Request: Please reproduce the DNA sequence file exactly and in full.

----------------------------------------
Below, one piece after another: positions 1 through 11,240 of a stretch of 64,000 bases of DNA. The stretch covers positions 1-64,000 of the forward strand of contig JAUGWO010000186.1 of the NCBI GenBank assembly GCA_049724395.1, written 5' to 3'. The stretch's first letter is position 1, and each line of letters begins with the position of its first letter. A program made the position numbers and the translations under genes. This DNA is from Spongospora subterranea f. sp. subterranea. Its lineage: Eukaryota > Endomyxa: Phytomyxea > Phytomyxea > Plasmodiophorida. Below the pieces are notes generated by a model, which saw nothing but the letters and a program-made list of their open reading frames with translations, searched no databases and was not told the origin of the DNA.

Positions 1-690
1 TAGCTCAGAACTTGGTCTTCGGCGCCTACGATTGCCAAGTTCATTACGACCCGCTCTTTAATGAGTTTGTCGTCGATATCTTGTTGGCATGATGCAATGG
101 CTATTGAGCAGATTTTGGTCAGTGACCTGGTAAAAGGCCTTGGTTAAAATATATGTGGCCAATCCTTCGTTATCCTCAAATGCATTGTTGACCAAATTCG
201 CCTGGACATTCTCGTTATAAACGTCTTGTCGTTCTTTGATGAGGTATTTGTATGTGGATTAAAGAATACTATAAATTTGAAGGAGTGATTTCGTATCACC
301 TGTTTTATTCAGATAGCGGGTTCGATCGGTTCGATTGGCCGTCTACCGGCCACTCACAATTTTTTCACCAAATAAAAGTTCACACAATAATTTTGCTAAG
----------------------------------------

Below, one piece after another: positions 1 through 11,240 of a stretch of 64,000 bases of DNA. The stretch covers positions 1-64,000 of the forward strand of contig JAUGWO010000186.1 of the NCBI GenBank assembly GCA_049724395.1, written 5' to 3'. The stretch's first letter is position 1, and each line of letters begins with the position of its first letter. A program made the position numbers and the translations under genes. This DNA is from Spongospora subterranea f. sp. subterranea. Its lineage: Eukaryota > Endomyxa: Phytomyxea > Phytomyxea > Plasmodiophorida. Below the pieces are notes generated by a model, which saw nothing but the letters and a program-made list of their open reading frames with translations, searched no databases and was not told the origin of the DNA.

Positions 1-690
1 TAGCTCAGAACTTGGTCTTCGGCGCCTACGATTGCCAAGTTCATTACGACCCGCTCTTTAATGAGTTTGTCGTCGATATCTTGTTGGCATGATGCAATGG
101 CTATTGAGCAGATTTTGGTCAGTGACCTGGTAAAAGGCCTTGGTTAAAATATATGTGGCCAATCCTTCGTTATCCTCAAATGCATTGTTGACCAAATTCG
201 CCTGGACATTCTCGTTATAAACGTCTTGTCGTTCTTTGATGAGGTATTTGTATGTGGATTAAAGAATACTATAAATTTGAAGGAGTGATTTCGTATCACC
301 TGTTTTATTCAGATAGCGGGTTCGATCGGTTCGATTGGCCGTCTACCGGCCACTCACAATTTTTTCACCAAATAAAAGTTCACACAATAATTTTGCTAAG